Fracking has been known to contaminate groundwater, cause tremors & earthquakes, pollute at incredible rates, cause cancer from mishandling of waste & cause other health concerns from contaminated water, such as headaches, nausea, coughing & even memory loss.

Source

So freaking ironic. Obama’s crew just released an add against the Romney campaign, painting them as slaves to Big Oil, and  Obama as all squeaky clean and green.

If we do a few minutes of homework and record checking, it’s easy to see that the Obama administration has indeed “bowed down to big oil”, as thepeoplesrecord pointed out.

So, like the Obama campaign suggested in their add, I’m gonna get on “Tumblr or whatever that is”, and call their bluff. 

Incredible hypocrisy 

Class A bullshit 


Feb 25

Tweet from BP: “Please, write your representatives and tell them you’ve forgotten about the Gulf of Mexico.”

This is for realz. No lie. Check it out here

Please, write your representatives and tell them you’ve forgotten about the Gulf of Mexico.  


Feb 19
This is greatSo much truth in satireThanks again, Andy Singer 

This is great

So much truth in satire

Thanks again, Andy Singer 


Dec 16

How global capital “drinks your milkshake”



Everybody remembers this part from There Will Be Blood

I thought of this clip as I was reading this article from in the Financial Times.

Iraqi officials are upset at the lack of US and British companies investing in Iraq. While foreign capital is winning contracts right and left, US and British governments have been holding back their companies for political reasons. They want to downplay the suspicion that these countries were involved in Iraq primarily for business interests. But now that these foreign powers have cracked open Iraq and installed a “liberal democracy”, we can be sure that the way Iraq’s resources will be used will be determined by foreign business interests and the officials that cater to them. 

Minimal money will go to the general good of the Iraqi people, maximum profits will go to foreign business, in the mean time, I’m sure that horrible labor relations will develop between the foreign capital and the Iraqi workers that are hired… well, that is if any are hired at all… Chinese investment and development contracts are notorious for using all-Chinese staff, which creates even less jobs in the domestic economy.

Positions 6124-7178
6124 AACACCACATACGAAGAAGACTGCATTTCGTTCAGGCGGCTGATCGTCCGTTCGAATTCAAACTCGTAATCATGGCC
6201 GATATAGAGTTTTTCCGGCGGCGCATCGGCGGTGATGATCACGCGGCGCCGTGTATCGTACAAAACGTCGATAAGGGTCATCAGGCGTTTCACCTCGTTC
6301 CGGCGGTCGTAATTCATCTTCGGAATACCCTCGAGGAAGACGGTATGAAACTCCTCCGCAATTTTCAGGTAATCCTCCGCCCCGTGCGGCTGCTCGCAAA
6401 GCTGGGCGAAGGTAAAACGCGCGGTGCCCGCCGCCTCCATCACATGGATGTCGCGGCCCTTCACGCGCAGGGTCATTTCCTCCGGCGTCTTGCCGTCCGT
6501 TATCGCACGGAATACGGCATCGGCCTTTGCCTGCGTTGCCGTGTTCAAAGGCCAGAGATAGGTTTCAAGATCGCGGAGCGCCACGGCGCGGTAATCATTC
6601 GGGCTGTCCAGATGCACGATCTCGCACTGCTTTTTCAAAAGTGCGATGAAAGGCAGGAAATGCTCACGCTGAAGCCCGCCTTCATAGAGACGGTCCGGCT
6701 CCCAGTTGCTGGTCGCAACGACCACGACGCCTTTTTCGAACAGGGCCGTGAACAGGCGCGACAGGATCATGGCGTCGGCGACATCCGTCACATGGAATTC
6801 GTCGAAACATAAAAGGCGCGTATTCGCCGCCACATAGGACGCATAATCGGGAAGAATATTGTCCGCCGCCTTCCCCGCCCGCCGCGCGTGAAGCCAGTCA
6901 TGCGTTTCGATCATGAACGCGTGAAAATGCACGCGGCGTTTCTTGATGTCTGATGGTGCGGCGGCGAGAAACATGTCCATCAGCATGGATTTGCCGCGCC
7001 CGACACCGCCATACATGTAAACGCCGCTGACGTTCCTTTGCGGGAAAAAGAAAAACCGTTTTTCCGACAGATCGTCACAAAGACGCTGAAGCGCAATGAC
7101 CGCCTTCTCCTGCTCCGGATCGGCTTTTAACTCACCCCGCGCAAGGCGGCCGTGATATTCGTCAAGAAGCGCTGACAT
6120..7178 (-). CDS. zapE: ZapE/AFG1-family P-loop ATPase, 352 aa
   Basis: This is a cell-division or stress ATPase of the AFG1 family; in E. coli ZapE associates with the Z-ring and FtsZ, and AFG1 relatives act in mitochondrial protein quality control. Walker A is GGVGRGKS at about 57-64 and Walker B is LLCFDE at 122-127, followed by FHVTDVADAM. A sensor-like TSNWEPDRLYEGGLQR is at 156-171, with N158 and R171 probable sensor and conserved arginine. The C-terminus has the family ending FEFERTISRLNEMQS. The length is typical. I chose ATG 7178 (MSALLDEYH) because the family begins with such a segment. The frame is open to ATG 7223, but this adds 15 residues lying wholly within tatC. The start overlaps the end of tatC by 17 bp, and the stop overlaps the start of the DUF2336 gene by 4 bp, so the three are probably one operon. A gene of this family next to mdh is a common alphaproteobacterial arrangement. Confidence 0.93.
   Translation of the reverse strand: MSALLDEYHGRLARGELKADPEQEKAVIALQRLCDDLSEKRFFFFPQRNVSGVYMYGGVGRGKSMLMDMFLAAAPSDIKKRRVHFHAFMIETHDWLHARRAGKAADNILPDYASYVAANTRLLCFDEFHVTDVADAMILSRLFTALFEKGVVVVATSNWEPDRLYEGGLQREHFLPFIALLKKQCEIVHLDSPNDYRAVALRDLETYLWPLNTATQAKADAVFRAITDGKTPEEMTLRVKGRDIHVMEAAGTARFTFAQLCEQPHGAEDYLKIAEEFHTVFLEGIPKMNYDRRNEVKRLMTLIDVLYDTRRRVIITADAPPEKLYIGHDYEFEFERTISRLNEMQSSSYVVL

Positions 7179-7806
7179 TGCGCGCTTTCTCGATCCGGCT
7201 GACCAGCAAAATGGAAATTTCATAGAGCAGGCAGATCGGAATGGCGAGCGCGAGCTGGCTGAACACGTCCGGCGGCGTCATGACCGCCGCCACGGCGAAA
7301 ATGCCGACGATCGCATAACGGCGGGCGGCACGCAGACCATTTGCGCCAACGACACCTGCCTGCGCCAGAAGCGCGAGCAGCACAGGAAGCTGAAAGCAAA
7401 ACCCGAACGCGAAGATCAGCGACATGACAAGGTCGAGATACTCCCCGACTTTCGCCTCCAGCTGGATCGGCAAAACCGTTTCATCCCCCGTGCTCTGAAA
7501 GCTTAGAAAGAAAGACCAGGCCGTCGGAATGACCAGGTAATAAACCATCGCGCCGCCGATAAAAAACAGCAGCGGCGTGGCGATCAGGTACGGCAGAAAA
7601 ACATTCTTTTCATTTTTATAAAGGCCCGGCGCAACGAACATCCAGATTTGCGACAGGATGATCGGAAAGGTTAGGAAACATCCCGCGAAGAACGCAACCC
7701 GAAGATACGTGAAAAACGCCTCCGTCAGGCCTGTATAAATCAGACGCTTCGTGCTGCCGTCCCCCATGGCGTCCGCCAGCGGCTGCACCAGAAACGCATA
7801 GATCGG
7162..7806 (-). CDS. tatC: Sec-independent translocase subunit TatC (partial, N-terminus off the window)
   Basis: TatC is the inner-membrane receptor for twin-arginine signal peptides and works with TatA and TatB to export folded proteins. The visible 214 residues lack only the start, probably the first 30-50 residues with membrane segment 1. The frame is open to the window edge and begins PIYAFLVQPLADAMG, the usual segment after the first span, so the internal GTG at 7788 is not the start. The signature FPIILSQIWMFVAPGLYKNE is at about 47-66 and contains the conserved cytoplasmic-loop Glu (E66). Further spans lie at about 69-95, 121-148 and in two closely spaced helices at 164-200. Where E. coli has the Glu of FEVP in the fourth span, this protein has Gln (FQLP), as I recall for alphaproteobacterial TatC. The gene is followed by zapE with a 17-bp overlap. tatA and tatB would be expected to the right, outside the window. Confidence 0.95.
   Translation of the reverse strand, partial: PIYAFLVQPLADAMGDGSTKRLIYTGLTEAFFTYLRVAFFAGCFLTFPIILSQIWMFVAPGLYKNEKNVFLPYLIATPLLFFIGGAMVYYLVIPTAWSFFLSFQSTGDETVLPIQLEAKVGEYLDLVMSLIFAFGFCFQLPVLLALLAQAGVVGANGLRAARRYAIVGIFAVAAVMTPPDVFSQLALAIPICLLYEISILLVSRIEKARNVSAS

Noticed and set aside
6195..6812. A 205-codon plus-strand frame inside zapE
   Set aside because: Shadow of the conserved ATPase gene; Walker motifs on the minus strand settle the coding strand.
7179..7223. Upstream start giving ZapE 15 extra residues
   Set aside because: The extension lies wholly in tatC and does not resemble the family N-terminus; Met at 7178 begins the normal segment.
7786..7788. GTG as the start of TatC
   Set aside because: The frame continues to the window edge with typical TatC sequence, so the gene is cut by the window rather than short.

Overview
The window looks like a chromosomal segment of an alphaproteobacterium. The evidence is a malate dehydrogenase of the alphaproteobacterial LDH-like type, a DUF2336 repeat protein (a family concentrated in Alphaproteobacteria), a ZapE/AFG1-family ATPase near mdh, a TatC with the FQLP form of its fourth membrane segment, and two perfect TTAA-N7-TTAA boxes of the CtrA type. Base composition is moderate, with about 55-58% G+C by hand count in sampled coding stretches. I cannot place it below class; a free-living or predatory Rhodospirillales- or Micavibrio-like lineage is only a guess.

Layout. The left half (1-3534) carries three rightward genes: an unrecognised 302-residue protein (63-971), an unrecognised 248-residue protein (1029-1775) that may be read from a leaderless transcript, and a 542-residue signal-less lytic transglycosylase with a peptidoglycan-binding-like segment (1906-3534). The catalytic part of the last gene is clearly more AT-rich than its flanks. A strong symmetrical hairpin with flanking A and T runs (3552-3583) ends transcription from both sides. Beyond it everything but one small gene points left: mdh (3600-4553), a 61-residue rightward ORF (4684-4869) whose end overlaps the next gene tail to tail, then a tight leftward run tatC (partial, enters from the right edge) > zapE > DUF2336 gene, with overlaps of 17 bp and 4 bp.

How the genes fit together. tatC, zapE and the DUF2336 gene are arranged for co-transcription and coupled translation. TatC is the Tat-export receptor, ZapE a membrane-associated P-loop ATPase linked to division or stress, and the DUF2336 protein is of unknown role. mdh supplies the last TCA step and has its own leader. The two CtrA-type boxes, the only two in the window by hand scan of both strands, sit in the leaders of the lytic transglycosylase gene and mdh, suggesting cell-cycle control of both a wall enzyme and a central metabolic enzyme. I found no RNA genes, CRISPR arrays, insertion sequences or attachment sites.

In the words of Daniel Plainview, global capital’s main objective is “DRAAAAAAIIINNNAAAAGGGEEE!!!” …for profit, at all costs… unless we organize and change the game


Oct 29

NYT Headline: West Sees Libya as Ripe at Last for Businesses

AAAAAAAAAAAAAAARRRRRRRRRRGGGGGGGG!!!!!

Check out this article. I don’t know how much more obvious it can get. 

Wanna know about business interest in our foreign policy?

"Western security, construction and infrastructure companies that see profit-making opportunities receding in Iraq and Afghanistan have turned their sights on Libya, now free of four decades of dictatorship. Entrepreneurs are abuzz about the business potential of a country with huge needs and the oil to pay for them, plus the competitive advantage of Libyan gratitude toward the United States and its NATO partners."

Liberators indeed… 

Let’s hope that there might be a thin film of democracy around Libya that is capable of retaining a small fraction of the wealth produced by its natural resources so that it can be funneled back to its people

Schools, hospitals, community centers… where is the voice of the people in all these business transactions? Where?

Nowhere… it’s all NATO, warlords and Harvard business schools. 

How can Libya’s oil be made to work for the people? A sound, representative, responsible and accountable government might be able to help. But how could that ever arrise so quickly out of the ashes of this civil war?

Business will come first. “Democracy” will be an afterthought.